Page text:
Gap (GPS -3.83%) was nearly ruined by COVID-19 after all of its stores were shut down, but in the six months since the coronavirus outbreak was declared a pandemic, the owner of Old Navy, Banana Republic, and its own namesake stores has been one of the best-performing apparel retailers on the market.

Its second-quarter earnings report surprised many for its broad strength across brands, and analyst sentiment seems to be changing toward Gap. Although the retail industry remains in flux, let's take a look at whether this casual clothing company's stock is a buy today.

An Athleta storefront in a mall

Image source: Gap.

Best foot forward

It's difficult for investors to look at any company's performance since March and determine the direction it will take, but Gap has provided clues that offer hope for it being able to survive the retail wreckage, and even thrive going forward.

At the top of the list is Gap's smallest business, Athleta. In its second quarter the women's athleisure brand recorded a 6% increase in sales on a 19% surge in comparable-store sales. Online it looked even better, as digital sales rocketed 74% higher.

Athleta has been growing its reputation as an up-and-coming brand, and it is approaching Banana Republic's size in global sales. Look for it to become Gap's third-biggest brand in the very near future.

All of Gap's other brands saw sales decline sharply year over year, but that's not surprising since they have a much larger footprint than Athleta and their stores were closed for most of the quarter, which ended Aug. 1.

Moving online

It's the response Athleta enjoyed in digital sales, however, that underscores the retailer's full future potential. Across the board, Gap saw digital sales soaring, and while that was borne of necessity, it could point to how it continues to gain in the coming years.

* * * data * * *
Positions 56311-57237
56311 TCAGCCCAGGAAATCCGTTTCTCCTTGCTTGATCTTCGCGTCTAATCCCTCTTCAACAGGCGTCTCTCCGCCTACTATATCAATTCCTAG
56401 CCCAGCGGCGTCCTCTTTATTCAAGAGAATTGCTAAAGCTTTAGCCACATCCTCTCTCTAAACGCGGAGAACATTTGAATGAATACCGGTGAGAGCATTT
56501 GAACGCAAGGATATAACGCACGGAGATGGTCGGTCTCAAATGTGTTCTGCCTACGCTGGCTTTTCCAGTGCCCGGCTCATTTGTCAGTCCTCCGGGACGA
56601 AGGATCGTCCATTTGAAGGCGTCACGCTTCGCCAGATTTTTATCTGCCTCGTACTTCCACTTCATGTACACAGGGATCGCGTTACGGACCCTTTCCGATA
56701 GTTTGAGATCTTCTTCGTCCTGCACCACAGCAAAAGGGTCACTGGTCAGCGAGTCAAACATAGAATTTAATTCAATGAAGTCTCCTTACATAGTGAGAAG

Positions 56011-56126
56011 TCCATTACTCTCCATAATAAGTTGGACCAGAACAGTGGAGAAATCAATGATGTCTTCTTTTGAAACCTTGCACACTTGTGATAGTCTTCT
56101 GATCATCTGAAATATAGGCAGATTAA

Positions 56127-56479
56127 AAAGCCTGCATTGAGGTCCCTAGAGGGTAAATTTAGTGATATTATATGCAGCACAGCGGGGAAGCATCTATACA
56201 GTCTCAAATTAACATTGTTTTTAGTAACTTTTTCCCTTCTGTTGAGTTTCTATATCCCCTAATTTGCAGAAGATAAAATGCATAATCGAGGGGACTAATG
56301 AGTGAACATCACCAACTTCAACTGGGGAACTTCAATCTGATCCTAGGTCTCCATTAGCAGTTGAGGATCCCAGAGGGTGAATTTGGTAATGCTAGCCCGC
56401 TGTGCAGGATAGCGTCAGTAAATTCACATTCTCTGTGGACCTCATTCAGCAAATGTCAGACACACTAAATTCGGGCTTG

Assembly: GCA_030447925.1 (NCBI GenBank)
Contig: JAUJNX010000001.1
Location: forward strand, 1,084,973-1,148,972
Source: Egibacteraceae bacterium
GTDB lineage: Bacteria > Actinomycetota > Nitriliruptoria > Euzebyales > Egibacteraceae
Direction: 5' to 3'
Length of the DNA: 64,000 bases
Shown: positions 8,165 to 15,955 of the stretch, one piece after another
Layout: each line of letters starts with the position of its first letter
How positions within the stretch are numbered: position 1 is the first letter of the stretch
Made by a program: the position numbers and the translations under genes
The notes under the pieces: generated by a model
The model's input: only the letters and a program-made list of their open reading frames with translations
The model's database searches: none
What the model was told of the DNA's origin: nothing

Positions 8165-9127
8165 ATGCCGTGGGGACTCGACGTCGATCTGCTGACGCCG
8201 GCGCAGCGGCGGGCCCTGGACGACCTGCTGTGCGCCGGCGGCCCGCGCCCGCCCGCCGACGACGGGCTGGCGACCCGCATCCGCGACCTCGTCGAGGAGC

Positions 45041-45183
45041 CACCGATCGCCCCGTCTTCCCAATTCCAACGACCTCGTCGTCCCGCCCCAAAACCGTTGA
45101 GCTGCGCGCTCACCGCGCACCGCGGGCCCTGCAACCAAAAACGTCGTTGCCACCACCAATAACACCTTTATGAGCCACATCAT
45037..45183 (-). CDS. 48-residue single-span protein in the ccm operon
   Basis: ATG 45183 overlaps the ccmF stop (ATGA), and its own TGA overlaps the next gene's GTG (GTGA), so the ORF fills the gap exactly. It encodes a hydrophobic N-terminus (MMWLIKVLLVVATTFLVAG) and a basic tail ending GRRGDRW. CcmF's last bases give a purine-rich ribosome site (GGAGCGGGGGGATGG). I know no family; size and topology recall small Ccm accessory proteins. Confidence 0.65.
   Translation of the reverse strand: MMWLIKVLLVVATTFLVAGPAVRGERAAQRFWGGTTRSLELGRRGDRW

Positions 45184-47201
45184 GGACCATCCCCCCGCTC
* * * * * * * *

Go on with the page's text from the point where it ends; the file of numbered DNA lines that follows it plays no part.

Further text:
Consolidated online net sales nearly doubled from the year-ago period, with Old Navy digital sales jumping 136%, Gap rising 75%, and even the ailing Banana Republic brand being up 26%. The latter, though, was hurt by its focus on business wear, but it was struggling even before the pandemic.

The real takeaway number for Gap, however, is the 3.5 million new online customers it added to its base, because it shows residual demand exists for its fashions. For too long, Gap has failed to capture the imagination of the consumer, but its second-quarter results indicate shoppers do still want to shop there if it has the right styles.

E-commerce is going to continue growing in importance, with the U.S. Census Bureau saying online sales surged almost 45% in the second quarter compared with last year (and were up 32% from the first quarter), even as total retail sales fell 3.6%. That means online sales account for over 16% of all retail sales, up from nearly 11% last year.

Challenges remain

Gap still has deep issues it needs to confront. Banana Republic hasn't posted a single quarter of higher comps in well over a year, and the boost it got this past quarter was primarily pandemic driven. 

Investors need to see if the retailer can keep up this momentum after the shock to the industry passes, and it still needs to deal with the threat poses as it comes to rely more heavily on digital sales.

Amazon is the largest online apparel retailer and has expanded its assortment to the luxury beat as well as the more affordable down-market side. It's also looking to build out 1,000 mini fulfillment centers in a move that could thwart Walmart's competitive advantage of using its physical supercenters to be closer to the consumer.

Worth the risk?

These issues will prove challenging to Gap, but the immediate future for the onetime iconic casual clothing company is looking brighter. That makes its depressed stock a buy, though I wouldn't back up the truck.

It's trying to reach new customers, as its deals with Kanye West and PopSugar show, and there's a certain last man standing benefit to be derived from other retailers being driven into bankruptcy. But Gap needs to prove its momentum is driven more by sustainable demand than just a one-off event of pent-up consumer splurges.